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Visa Waiver Program
The Visa Waiver Program is available to foreign nationals from certain eligible countries who wish to enter the U.S. temporarily for pleasure. Eligible foreign nationals may travel to visit the U.S. for pleasure without obtaining a Department of State (or consulate) issued-visa using the Visa Waiver Program. Currently, twenty-eight countries participate in the Visa Waiver Program: Andorra, Australia, Australia, Belgium, Brunei, Denmark, Finland, France, Germany, Iceland, Ireland, Italy, Japan, Liechtenstein, Luxembourg, Monaco, the Netherlands, New Zealand, Norway, Portugal, San Marino, Singapore, Slovenia, Spain, Sweden, Switzerland, the United Kingdom and Uruguay.
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E-1 Treaty Trader
E-1 visa classification is available to treaty traders and their employees who wish to enter the U.S. temporarily to carry on substantial trade between the U.S. and their home country, if their country of citizenship has a treaty with the U.S. that allows for the issuance of such visas.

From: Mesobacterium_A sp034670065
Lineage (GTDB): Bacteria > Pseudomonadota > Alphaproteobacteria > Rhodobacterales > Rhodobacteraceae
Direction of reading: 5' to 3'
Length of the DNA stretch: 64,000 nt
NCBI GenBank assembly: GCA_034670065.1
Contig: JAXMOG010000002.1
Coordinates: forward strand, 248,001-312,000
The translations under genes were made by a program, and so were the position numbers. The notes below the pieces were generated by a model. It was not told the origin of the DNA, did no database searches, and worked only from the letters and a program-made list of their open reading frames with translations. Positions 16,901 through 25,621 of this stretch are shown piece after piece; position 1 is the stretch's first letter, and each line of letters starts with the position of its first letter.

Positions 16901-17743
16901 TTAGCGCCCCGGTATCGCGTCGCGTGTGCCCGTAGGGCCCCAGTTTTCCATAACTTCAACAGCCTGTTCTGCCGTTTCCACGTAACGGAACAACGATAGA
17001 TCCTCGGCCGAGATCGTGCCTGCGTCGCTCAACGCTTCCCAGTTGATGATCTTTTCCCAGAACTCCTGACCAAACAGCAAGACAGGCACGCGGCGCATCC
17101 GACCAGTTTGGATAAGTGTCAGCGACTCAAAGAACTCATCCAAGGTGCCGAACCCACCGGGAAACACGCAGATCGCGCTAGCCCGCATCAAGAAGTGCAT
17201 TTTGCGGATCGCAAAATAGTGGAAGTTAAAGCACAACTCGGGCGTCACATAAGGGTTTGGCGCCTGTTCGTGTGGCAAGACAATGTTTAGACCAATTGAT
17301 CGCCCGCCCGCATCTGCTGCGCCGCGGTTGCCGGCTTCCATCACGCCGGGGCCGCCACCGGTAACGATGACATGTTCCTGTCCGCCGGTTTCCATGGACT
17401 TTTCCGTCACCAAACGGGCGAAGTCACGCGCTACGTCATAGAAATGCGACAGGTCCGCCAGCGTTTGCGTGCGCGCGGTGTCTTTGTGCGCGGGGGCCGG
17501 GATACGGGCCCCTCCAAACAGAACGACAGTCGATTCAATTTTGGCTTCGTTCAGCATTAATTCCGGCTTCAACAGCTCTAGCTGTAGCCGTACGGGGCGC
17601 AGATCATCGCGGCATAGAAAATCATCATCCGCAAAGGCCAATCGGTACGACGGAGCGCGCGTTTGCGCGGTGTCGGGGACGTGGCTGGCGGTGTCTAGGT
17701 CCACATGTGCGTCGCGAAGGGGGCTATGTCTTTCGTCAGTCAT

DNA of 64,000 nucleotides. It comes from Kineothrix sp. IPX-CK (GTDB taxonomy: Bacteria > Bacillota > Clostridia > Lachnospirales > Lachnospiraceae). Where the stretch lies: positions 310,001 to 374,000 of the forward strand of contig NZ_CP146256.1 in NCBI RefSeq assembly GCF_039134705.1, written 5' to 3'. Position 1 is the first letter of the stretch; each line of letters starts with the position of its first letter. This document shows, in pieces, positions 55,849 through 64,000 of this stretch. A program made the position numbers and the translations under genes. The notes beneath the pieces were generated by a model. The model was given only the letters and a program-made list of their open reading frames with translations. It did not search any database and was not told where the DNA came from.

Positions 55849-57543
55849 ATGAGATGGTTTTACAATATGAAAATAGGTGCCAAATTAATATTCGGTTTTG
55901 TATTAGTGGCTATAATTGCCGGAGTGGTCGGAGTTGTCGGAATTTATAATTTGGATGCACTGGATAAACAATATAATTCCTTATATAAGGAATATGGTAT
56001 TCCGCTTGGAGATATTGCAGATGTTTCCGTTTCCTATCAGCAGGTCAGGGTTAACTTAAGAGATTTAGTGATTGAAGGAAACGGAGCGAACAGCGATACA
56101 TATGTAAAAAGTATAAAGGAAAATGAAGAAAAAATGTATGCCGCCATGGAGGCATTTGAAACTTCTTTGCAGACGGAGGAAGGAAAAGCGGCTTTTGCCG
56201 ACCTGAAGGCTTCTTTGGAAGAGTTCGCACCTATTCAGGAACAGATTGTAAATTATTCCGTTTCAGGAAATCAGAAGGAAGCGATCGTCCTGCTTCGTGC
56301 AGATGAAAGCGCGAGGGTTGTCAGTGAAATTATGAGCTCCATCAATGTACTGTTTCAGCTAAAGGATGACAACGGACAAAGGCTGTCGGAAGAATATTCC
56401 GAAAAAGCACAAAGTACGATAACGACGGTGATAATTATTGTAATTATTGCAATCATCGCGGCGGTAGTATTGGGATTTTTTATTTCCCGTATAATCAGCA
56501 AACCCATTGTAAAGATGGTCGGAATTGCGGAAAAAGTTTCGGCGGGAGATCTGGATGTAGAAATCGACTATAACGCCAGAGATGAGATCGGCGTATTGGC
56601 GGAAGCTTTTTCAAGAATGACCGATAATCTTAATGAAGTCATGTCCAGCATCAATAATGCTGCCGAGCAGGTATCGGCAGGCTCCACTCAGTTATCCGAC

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E-2 Treaty Investor
E-2 visa classification is available foreign investors who invest in a substantial amount of capital in a U.S. enterprise, and who wish to enter the U.S. temporarily to develop and direct the enterprise into which they have invested, if their country of citizenship has a treaty with the U.S. that allows for the issuance of such visas.
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F-1 Academic Student
F-1 visa classification is available to foreign nationals who wish to enter the U.S. temporarily to study at accredited academic institutions, and for whom the proposed course of study qualifies as a full-time study. The requisite course load for full-time study varies depending on the level of study sought and the credit allotment or term division system utilized by the respective academic institution or English language program at which study is sought.
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H-1B Specialty Occupation